Jitsi Meet Security & Privacy
For us Fellow Jitsters, developing a platform our users can rely on is the most important thing. That means, amongst other things, we are very mindful of the security and privacy aspects that affect our users.
Security and privacy are very broad topics so we are going to try and go through some practical use cases to demonstrate what’s at play.
Fully secure you say… What does this mean exactly?
In many respects Jitsi meetings are simply private by design. To begin with, all meeting rooms are ephemeral: they only exist while the meeting is actually taking place. They get created when the first participant joins and they are destroyed when the last one leaves. If someone joins the same room again, a brand new meeting is created with the same name and there is no connection to any previous meeting that might have been held with the same name.
This is all very important. Some of the systems that let people “pre-create” rooms, have subtle indications that let a potential attacker distinguish reserved from unreserved meetings which then makes the reserved meetings easier to identify and target.
That said, since a name is all that one needs to actually access a room, we have to be really careful about how we choose and advertise them. We don’t want others accidentally stumbling into our meetings, just as we want to keep pranksters and snoopers away.
This is generally not much of a problem for small size deployments (remember you can host your own Jitsi Meet) or low profile meetings but it may be a problem if you are using a large and public deployment such as meet.jit.si or if there is significant interest in your meeting.
One has to really keep in mind that the name of a meeting is sensitive and needs to be protected. You shouldn’t send it to anyone you do not want in your meeting. Advertising this name publicly, for example on social media, is something you should only ever do if you truly are comfortable with maximum exposure and the possibility of unwelcome visitors.
Then there’s the matter of choosing the name. If you start a meeting with the name “Test”, “Yoga” or “FamilyMeeting” for example, chances of having some random uninvited people joining are very, very high. How does one pick a good room name then? Our random meeting name generator is a great start. It offers names that are easy to remember and read out loud on a phone call, and come from a set of over a trillion possible combinations. Picking out one of the auto-generated names is therefore quite safe.
If you don’t like the funky way the auto-generated names sound and you don’t want to use a long and uninviting UUID (which you totally could), then go ahead and pick a name by yourself but make sure it is long enough. For example, next time you’d like to have a coffee with someone over video, rather than going for meet.jit.si/coffee, try something with more of a twist.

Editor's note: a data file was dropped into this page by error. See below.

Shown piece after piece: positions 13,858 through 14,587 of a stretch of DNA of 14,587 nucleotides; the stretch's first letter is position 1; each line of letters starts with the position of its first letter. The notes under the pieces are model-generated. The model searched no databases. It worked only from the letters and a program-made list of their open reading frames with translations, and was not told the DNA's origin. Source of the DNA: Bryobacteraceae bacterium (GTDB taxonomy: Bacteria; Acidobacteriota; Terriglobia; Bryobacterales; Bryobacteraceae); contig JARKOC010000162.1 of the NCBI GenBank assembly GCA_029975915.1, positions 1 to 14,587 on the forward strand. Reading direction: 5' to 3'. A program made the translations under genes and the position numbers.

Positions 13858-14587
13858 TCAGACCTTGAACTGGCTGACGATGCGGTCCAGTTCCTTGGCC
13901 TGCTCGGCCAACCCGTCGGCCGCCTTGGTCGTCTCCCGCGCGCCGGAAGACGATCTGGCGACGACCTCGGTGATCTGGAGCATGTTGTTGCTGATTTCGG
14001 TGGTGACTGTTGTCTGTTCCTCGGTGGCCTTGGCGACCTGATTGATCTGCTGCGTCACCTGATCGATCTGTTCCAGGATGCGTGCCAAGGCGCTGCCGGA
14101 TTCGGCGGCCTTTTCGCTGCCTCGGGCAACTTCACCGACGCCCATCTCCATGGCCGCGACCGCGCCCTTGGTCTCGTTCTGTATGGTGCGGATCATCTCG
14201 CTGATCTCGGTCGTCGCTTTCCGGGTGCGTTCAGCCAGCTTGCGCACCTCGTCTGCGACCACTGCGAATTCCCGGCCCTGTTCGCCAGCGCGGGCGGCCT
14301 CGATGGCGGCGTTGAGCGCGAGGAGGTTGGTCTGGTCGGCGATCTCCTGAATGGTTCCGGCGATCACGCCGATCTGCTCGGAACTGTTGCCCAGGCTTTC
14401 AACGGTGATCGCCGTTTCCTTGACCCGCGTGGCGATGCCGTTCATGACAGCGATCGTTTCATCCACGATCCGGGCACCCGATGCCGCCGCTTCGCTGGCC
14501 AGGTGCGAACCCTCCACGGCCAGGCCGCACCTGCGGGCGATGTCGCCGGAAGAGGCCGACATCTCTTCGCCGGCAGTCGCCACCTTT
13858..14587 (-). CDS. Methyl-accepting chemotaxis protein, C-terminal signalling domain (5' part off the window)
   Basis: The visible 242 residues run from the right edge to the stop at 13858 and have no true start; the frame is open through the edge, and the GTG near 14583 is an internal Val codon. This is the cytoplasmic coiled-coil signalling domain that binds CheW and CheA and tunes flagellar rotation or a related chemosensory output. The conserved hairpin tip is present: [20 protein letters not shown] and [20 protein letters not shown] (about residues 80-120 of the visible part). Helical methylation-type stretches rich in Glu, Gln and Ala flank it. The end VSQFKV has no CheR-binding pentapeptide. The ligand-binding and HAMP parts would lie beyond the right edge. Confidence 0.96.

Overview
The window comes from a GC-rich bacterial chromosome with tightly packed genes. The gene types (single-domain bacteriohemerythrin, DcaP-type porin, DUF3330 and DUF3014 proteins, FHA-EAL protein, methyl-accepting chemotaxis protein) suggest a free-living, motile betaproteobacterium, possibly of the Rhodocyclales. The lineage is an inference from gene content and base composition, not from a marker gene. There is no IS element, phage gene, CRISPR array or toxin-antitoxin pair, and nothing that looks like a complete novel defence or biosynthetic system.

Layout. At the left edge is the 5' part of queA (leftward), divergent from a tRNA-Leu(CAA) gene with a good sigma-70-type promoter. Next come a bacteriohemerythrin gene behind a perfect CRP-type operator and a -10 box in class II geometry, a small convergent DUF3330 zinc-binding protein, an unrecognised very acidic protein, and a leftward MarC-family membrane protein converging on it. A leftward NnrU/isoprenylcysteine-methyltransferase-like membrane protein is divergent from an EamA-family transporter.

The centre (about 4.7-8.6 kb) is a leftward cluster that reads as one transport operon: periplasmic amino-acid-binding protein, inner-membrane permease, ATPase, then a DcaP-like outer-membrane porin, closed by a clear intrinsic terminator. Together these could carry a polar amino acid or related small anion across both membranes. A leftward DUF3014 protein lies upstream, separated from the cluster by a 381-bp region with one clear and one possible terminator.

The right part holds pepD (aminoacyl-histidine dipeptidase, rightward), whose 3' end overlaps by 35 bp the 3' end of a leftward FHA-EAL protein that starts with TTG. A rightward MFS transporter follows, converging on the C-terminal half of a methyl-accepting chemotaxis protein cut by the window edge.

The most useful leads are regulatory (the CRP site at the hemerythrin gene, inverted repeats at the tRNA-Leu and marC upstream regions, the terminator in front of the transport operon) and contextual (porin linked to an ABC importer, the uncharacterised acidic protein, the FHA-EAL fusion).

We are also working on a “bad meeting name detector”. You’ll see a warning if your meeting name has a high chance of collision, so stay tuned!
We also give people the option to set a meeting password. A few important things to keep in mind: if you do set a password, it is your responsibility to communicate it to your peers.
More importantly, keep in mind that your password, just as chat and speaker stats, will be reset once the last person leaves the room. So you have to make sure that you set the password again, if you find yourself ending the meeting and then rejoining.
A similar approach you might consider would be to append a random character sequence at the end of your room name.
Anyone can mute or kick me out of my meeting, what’s up with that?
Jitsi models its meetings after in-person gatherings. Take the case of 10 people having a discussion in a room. You wouldn’t expect one person to have exclusive “kick” and “mute” privileges in an in-person meeting and yet, those meetings usually go fine.
In the vast majority of cases, moderation controls in online meetings serve a different purpose: they help address tech related issues, such as people not realizing their microphones are introducing noise, or people forgetting to leave. Moderation controls help you solve those, so that people can continue their conversation. And now, with that in mind, why wouldn’t you want to enable anyone in the meeting to help solve these kinds of issues?
For that reason our moderation controls are soft, and for everyone.
This is specifically the case on meet.jit.si, since all users are moderators.
If you really, really, really need moderation controls to be limited then consider deploying your own Jitsi Meet instance and configuring it in a way that suits your needs. Once you do, you can configure strong authentication, so only authorised users will be moderators.
We understand the settings in meet.jit.si are not for everyone, so if you’d rather have your own private setup (which we encourage you to do!) you can get started quickly with our Docker setup or the quick-install guide. We’ll be happy to help you in our community.